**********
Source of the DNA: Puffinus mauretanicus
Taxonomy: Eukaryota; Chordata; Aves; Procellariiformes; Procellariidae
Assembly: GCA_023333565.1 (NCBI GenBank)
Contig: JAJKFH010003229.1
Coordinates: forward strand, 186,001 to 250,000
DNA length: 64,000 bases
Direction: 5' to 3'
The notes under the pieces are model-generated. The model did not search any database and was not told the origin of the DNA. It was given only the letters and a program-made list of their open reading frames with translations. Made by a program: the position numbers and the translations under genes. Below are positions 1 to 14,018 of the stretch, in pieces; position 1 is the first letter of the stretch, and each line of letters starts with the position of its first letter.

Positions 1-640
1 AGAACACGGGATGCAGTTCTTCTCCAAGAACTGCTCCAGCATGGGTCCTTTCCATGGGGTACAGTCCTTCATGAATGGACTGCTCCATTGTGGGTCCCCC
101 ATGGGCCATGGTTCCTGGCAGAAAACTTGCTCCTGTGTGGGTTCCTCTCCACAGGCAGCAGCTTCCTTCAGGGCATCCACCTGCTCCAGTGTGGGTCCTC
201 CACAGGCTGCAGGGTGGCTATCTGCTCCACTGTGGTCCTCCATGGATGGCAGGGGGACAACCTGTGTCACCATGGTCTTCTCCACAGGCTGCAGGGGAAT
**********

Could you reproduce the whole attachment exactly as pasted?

Source of the DNA: Puffinus mauretanicus
Taxonomy: Eukaryota; Chordata; Aves; Procellariiformes; Procellariidae
Assembly: GCA_023333565.1 (NCBI GenBank)
Contig: JAJKFH010003229.1
Coordinates: forward strand, 186,001 to 250,000
DNA length: 64,000 bases
Direction: 5' to 3'
The notes under the pieces are model-generated. The model did not search any database and was not told the origin of the DNA. It was given only the letters and a program-made list of their open reading frames with translations. Made by a program: the position numbers and the translations under genes. Below are positions 1 to 14,018 of the stretch, in pieces; position 1 is the first letter of the stretch, and each line of letters starts with the position of its first letter.

Positions 1-640
1 AGAACACGGGATGCAGTTCTTCTCCAAGAACTGCTCCAGCATGGGTCCTTTCCATGGGGTACAGTCCTTCATGAATGGACTGCTCCATTGTGGGTCCCCC
101 ATGGGCCATGGTTCCTGGCAGAAAACTTGCTCCTGTGTGGGTTCCTCTCCACAGGCAGCAGCTTCCTTCAGGGCATCCACCTGCTCCAGTGTGGGTCCTC
201 CACAGGCTGCAGGGTGGCTATCTGCTCCACTGTGGTCCTCCATGGATGGCAGGGGGACAACCTGTGTCACCATGGTCTTCTCCACAGGCTGCAGGGGAAT